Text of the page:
Supreme Court postpones oral arguments amid coronavirus pandemic

The Supreme Court on Monday postponed oral arguments scheduled for its March session, including a potentially landmark dispute over subpoenas for President TrumpDonald John TrumpDonald Trump and Joe Biden create different narratives for the election The hollowing out of the CDC Poll: Biden widens lead over Trump to 10 points MORE’s financial records, amid concerns over the coronavirus pandemic.

A court spokeswoman said the move was “in keeping with public health precautions” in response to the outbreak, which has infected 18 people in Washington, D.C., and more than 3,800 nationwide.

“The court will examine the options for rescheduling those cases in due course in light of the developing circumstances,” the spokeswoman said.

ADVERTISEMENT

The postponement affects six days of oral arguments slated for late March and April 1, including a March 31 dispute involving efforts by House Democrats and New York state prosecutors to obtain years of Trump’s financial records and tax returns.

The court in a statement said that the postponement of argument sessions in light of public health concerns is not unprecedented.

"The Court postponed scheduled arguments for October 1918 in response to the Spanish flu epidemic," it said. "The Court also shortened its argument calendars in August 1793 and August 1798 in response to yellow fever outbreaks."

The Supreme Court building remains open for official business, including the justices’ regularly scheduled March 20 conference. Some justices may participate in that conference remotely by telephone, a spokeswoman said. The building remains closed to the public indefinitely.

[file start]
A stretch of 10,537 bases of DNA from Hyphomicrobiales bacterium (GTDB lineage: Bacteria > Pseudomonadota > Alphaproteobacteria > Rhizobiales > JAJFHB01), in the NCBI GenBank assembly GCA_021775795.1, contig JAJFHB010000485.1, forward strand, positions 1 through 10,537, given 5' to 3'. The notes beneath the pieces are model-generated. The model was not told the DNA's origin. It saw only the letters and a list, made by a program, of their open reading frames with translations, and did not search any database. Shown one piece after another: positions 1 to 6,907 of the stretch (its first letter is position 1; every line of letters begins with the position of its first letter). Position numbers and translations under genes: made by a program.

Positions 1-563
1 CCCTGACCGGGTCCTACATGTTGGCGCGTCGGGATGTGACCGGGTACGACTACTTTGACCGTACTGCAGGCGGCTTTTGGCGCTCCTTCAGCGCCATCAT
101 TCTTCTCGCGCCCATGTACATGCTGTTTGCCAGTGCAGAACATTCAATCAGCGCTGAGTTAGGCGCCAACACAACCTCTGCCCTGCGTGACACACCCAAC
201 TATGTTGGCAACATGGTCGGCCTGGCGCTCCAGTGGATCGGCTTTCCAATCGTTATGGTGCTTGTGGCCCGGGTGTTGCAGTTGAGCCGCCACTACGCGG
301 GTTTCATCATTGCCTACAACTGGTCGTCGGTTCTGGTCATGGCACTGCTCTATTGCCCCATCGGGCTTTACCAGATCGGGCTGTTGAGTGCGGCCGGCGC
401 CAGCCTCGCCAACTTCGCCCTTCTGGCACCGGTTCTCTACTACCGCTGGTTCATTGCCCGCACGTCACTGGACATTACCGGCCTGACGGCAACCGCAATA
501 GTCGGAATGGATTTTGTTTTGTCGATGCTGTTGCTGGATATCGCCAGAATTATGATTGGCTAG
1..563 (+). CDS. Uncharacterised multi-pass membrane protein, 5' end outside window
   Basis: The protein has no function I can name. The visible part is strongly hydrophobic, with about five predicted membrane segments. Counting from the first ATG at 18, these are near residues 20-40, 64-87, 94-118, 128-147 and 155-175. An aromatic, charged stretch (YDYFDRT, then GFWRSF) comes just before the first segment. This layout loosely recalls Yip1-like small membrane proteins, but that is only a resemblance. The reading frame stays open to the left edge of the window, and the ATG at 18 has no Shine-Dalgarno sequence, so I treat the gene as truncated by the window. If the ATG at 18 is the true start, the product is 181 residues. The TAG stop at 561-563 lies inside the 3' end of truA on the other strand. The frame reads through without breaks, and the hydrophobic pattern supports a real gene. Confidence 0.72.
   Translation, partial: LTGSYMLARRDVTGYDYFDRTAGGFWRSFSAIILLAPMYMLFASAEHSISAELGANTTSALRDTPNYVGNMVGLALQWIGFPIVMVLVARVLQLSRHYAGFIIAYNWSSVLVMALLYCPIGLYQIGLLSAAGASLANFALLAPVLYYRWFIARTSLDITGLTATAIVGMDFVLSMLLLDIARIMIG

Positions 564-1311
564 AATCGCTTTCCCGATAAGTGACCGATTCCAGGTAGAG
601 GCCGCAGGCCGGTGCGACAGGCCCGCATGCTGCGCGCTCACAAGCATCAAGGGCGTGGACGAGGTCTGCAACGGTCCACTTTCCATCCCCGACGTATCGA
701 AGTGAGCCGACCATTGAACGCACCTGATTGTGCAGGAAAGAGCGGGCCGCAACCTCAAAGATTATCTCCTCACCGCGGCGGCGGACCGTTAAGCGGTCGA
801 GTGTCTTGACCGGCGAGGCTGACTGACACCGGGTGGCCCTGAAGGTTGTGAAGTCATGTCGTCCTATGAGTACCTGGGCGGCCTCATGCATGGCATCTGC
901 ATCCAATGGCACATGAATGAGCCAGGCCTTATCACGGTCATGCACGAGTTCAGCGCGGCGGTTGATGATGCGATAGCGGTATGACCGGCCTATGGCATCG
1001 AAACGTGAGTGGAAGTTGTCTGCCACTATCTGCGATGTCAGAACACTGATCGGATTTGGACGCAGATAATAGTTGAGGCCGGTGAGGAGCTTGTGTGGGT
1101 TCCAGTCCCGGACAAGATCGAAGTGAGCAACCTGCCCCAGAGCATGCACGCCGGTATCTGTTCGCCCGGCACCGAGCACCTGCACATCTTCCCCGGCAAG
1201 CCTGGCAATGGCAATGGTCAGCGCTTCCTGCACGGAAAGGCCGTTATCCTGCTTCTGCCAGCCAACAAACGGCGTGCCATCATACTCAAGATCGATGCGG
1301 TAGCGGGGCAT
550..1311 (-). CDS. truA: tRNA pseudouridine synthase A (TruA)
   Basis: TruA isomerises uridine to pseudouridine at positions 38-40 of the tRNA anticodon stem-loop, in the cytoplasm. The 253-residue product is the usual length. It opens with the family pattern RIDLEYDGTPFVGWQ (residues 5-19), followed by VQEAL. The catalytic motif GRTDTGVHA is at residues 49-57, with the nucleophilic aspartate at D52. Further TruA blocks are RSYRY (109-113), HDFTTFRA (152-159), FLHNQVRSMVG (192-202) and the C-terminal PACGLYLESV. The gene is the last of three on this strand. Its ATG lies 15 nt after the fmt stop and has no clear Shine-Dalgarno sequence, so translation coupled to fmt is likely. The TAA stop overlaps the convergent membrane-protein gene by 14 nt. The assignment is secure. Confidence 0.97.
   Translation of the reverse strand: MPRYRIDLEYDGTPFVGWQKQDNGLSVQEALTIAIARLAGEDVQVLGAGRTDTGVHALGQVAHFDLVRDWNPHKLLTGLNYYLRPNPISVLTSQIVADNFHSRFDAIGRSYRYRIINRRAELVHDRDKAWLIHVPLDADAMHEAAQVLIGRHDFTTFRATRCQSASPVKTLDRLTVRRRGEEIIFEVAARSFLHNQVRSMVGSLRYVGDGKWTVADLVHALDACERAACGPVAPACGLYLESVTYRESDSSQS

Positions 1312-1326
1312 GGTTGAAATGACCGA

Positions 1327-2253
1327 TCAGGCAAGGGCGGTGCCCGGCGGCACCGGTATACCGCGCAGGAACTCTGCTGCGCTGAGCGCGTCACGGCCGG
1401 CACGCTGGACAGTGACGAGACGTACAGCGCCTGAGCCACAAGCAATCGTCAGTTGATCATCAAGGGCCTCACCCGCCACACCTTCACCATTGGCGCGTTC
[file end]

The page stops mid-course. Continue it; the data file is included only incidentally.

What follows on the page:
“The court is expanding remote working capabilities to reduce the number of employees in the building, consistent with public health guidance,” the spokeswoman said.

ADVERTISEMENT

Six of the nine justices are age 65 or older, placing them in a population that the Centers for Disease Control and Prevention considers to be at risk for serious illness from coronavirus.

The older justices are Ruth Bader GinsburgRuth Bader GinsburgSpeculation swirls about next Supreme Court vacancy Supreme Court divided over fight for Trump's financial records   Pandemic proves Justice Thomas does have something to say MORE, 87; Stephen BreyerStephen BreyerSpeculation swirls about next Supreme Court vacancy Pandemic proves Justice Thomas does have something to say Tech-averse Supreme Court broadcasts teleconference arguments MORE, 81; Clarence ThomasClarence ThomasSupreme Court denies California church's challenge to state restrictions The Hill's 12:30 Report - Presented by Facebook - Trump, Pence travel to Cape Canaveral for SpaceX launch Soured on Fox, Trump may be seeking new propaganda outlet MORE, 71; Samuel AlitoSamuel AlitoSupreme Court denies California church's challenge to state restrictions Speculation swirls about next Supreme Court vacancy Supreme Court denies Trump officials' effort to block order on moving at-risk inmates MORE, 69; and John Roberts and Sonia SotomayorSonia SotomayorSpeculation swirls about next Supreme Court vacancy Supreme Court grapples with 'faithless electors' and Electoral College Our digital privacy is at stake in the Senate MORE, 65.

--This report was updated at 11:04 a.m.